Computer program picked out the noises from underwater recordings of 52 million echolocation signals. A new computer program has an ear for dolphin chatter. The algorithm uncovered six previously unknown types of dolphin echolocation clicks in underwater recordings from the Gulf of Mexico, researchers report online December 7 in PLOS Computational Biology. Identifying which species produce the newly discovered click varieties could help scientists better keep tabs on wild dolphin populations and movements. Dolphin tracking is traditionally done with boats or planes, but that’s expensive, says study coauthor Kaitlin Frasier, an oceanographer at the Scripps Institution of Oceanography in La Jolla, Calif. A cheaper alternative is to sift through seafloor recordings — which pick up the echolocation clicks that dolphins make to navigate, find food and socialize. By comparing different click types to recordings at the surface — where researchers can see which animals are making the noise — scientists can learn what different species sound like, and use those clicks to map the animals’ movements deep underwater. But even experts have trouble sorting recorded clicks, because the distinguishing features of these signals are so subtle. “When you have analysts manually going through a dataset, then there’s a lot of bias introduced just from the human perception,” says Simone Baumann-Pickering, a biologist at the Scripps Institution of Oceanography not involved in the work. “Person A may see things differently than person B.” So far, scientists have only determined the distinct sounds of a few species.
12-7-17 Narwhals react to certain dangers in a really strange way
‘Unicorns of the sea’ fleeing humans show the physiological signs of also being frozen in fear. When escaping from humans, narwhals don’t just freeze or flee. They do both. These deep-diving marine mammals have similar physiological responses to those of an animal frozen in fear: Their heart rate, breathing and metabolism slow, mimicking a “deer in the headlights” reaction. But narwhals (Monodon monoceros) take this freeze response to extremes. The animals decrease their heart rate to as slow as three beats per minute for more than 10 minutes, while pumping their tails as much as 25 strokes per minute during an escape dive, an international team of researchers reports in the Dec. 8 Science. “That was astounding to us because there are other marine mammals that can have heart rates that low but not typically for that long a period of time, and especially not while they’re swimming as hard as they can,” says Terrie Williams, a biologist at the University of California, Santa Cruz. So far, this costly escape has been observed only after a prolonged interaction with humans. Usually, narwhals will escape natural predators such as killer whales by stealthily slipping under ice sheets or huddling in spots too shallow for their pursuers, Williams says. But interactions with humans — something that will happen increasingly as melting sea ice opens up the Arctic — may be changing that calculus.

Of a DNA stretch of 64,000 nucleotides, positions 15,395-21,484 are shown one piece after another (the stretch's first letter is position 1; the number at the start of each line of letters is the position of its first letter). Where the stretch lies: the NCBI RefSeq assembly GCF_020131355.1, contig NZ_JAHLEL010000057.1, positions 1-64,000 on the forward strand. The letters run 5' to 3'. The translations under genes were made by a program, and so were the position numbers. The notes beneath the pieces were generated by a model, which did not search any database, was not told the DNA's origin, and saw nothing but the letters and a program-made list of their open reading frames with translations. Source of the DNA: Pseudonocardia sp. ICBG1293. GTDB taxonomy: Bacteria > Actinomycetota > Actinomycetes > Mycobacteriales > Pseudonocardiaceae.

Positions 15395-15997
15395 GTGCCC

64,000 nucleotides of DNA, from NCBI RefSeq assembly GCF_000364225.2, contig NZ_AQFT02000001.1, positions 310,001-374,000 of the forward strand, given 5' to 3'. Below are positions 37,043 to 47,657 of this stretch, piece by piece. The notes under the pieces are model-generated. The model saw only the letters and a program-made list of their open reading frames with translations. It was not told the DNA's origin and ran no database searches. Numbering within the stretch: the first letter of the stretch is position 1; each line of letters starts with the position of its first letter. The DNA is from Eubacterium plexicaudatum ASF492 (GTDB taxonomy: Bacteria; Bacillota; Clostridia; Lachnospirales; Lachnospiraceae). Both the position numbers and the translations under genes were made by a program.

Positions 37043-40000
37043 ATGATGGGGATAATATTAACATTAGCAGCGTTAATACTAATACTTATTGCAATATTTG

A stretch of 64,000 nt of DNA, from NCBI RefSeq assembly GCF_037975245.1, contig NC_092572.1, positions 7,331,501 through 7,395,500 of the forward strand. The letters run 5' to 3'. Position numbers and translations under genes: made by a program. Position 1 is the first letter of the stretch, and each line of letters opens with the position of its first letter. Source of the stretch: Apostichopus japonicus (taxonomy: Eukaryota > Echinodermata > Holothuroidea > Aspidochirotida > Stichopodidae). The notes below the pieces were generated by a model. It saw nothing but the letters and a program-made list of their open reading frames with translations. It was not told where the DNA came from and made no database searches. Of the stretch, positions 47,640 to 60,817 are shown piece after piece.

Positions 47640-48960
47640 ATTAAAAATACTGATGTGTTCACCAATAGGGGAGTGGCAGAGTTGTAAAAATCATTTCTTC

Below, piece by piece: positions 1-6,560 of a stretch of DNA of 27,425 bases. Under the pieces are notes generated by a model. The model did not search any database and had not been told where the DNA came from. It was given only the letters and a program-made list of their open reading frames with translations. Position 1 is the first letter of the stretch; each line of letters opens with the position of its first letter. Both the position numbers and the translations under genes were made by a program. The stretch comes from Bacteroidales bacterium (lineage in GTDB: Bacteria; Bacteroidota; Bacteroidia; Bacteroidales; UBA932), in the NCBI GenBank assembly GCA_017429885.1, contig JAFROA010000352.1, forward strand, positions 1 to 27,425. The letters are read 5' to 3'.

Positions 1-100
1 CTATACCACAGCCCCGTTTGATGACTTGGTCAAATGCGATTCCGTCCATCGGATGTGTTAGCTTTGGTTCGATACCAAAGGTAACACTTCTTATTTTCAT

12-7-17 Narwhal escape: Whales freeze and flee when frightened
Scientists who fitted heart rate-monitoring tags to Arctic narwhals have discovered a strange paradox in how the animals respond to threats. When these tusked whales are frightened, their hearts slow, but at the same time they swim quickly to escape. Scientists say the response could be "highly costly" - because they exert themselves with a limited blood supply. The findings are published in the journal Science. They raise questions about how the enigmatic "unicorns of the sea" will cope with increasing human intrusion on their Arctic habitat. Historically, narwhals have not come into contact with much human disturbance, because they live mainly hidden among Arctic sea ice. But in recent decades, as the ice has declined, this is changing. "Shipping and exploration for oil and gas is moving into the narwhals' world," said lead researcher Dr Terrie Williams, from the University of California, Santa Cruz. Having developed technology to study the physiology of dolphins at her home institute, she explained that her collaborator on this study - Dr Mads Peter Heide-Jorgensen, from the Greenland Institute of Natural Resources - contacted her to see if her tags could be used on wild narwhals. "His research allowed him to work with hunters; instead of the animals being killed, he releases them with satellite tags," Dr Williams explained. "So this was an incredible opportunity to look at the biology of a deep-diving whale." The tags she developed incorporate a heart monitor with depth and acceleration measurement, as well as a satellite tracking device. "We're riding the back of a narwhal for days with this technology and it's just astounding to me," she told BBC News.